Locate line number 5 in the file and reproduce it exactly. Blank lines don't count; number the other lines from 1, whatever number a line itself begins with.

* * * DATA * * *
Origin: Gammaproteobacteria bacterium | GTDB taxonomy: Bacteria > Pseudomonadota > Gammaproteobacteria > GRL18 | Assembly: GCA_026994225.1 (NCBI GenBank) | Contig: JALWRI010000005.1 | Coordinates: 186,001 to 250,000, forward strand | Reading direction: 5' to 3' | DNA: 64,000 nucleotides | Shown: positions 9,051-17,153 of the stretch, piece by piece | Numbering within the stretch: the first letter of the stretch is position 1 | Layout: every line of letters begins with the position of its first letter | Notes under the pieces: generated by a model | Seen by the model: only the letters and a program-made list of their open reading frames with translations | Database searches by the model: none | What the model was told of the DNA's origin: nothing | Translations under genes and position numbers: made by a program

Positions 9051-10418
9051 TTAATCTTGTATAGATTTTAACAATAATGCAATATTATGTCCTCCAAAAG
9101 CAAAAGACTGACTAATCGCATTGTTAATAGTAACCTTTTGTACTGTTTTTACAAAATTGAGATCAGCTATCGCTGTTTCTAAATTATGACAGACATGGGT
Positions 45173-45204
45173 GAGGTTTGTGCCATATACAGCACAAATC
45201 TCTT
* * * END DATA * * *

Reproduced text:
Positions 45173-45204